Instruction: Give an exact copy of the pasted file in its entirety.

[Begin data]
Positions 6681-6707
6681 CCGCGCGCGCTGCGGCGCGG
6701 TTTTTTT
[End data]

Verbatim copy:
Positions 6681-6707
6681 CCGCGCGCGCTGCGGCGCGG
6701 TTTTTTT